I later met the officer in question, and she admitted that she lost out on valuable street experience and it took her awhile to play “catch up” with her skills and regain credibility with her peers, but she and her husband wanted four kids and they wanted ‘em fast, so she did what she had to do. She’s now a good cop, a very successful sergeant and a really busy soccer mom.

Post # 5
Member
607 posts
Busy bee
  • Wedding: October 2010

Personally, I would wait 6 months to a year to start trying. You don’t say how old you are, though, so if you are older and really concerned, I’d go with the shorter end, but if you are mid twenties, I’d wait at least a year. I would think it would be good to get established and settled before making the transition to light duty (which I’m glad is the policy, though!) How early does light duty start?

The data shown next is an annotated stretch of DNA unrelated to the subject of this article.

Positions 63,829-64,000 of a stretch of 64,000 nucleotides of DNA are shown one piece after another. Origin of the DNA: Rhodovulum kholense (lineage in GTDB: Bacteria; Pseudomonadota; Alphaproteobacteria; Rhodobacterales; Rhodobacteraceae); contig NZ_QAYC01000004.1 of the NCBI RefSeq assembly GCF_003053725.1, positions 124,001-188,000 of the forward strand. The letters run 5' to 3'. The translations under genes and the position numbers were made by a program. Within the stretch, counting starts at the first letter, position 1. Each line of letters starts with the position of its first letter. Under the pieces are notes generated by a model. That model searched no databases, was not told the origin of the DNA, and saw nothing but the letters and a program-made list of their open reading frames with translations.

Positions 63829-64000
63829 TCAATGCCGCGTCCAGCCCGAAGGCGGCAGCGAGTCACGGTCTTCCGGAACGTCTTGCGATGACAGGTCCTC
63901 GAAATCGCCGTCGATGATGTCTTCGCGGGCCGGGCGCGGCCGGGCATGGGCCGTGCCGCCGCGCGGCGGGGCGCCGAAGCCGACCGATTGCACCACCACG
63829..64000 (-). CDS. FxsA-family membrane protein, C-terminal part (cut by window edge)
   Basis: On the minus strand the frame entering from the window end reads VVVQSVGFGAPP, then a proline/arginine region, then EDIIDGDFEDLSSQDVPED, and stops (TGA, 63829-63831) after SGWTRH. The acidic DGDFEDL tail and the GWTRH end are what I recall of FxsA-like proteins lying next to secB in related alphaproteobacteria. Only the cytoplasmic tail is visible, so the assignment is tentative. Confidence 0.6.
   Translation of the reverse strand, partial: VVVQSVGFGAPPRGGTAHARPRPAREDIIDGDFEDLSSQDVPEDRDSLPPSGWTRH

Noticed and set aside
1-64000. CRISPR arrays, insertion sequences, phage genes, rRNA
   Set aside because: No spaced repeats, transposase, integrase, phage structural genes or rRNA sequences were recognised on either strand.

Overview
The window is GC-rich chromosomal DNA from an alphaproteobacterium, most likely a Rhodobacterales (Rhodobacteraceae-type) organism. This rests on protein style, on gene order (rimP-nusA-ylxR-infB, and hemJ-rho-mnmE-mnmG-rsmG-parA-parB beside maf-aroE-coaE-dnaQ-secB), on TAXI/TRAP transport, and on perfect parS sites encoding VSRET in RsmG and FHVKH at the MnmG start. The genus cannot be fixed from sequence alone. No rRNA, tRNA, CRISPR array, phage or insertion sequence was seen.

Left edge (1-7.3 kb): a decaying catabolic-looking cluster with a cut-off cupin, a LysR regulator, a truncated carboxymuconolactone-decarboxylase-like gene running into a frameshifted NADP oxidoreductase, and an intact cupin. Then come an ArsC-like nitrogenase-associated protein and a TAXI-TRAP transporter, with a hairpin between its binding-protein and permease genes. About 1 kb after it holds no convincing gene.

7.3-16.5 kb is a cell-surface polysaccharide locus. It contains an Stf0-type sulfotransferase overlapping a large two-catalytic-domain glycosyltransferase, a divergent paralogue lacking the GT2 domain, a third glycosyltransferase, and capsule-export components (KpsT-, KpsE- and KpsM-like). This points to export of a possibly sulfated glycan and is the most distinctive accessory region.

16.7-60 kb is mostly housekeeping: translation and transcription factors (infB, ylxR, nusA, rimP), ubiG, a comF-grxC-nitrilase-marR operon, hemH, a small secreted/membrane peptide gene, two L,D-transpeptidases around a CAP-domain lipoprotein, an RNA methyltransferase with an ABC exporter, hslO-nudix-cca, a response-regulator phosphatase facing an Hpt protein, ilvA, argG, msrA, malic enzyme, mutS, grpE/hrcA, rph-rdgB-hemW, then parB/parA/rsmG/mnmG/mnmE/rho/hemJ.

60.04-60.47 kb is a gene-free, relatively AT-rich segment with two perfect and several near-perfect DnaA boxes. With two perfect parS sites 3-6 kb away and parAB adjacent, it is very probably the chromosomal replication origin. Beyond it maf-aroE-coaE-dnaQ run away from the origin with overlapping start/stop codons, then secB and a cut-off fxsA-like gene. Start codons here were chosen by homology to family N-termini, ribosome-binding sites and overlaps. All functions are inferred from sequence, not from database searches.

Plus, if you are in the US, most places aren’t required to give you any mat leave unless you have been working there 12 months. I would like to think a government agency like that has a mat leave policy in place, but sadly, I could be wrong. 

Post # 6
Member
1040 posts
Bumble bee
  • Wedding: January 2010

This is so tough. I know we’re going through a similar situation right now – we’ve been TTC for 18 months, and I JUST started a new job, so we’re questioning whether to take a break or not.

I would talk to other female officers that you know, and see what they would recommend. They might have some insight for you. Also think about how your life would be as a new mom and a police officer – is that something you want to take on while you’re just getting used to a new job?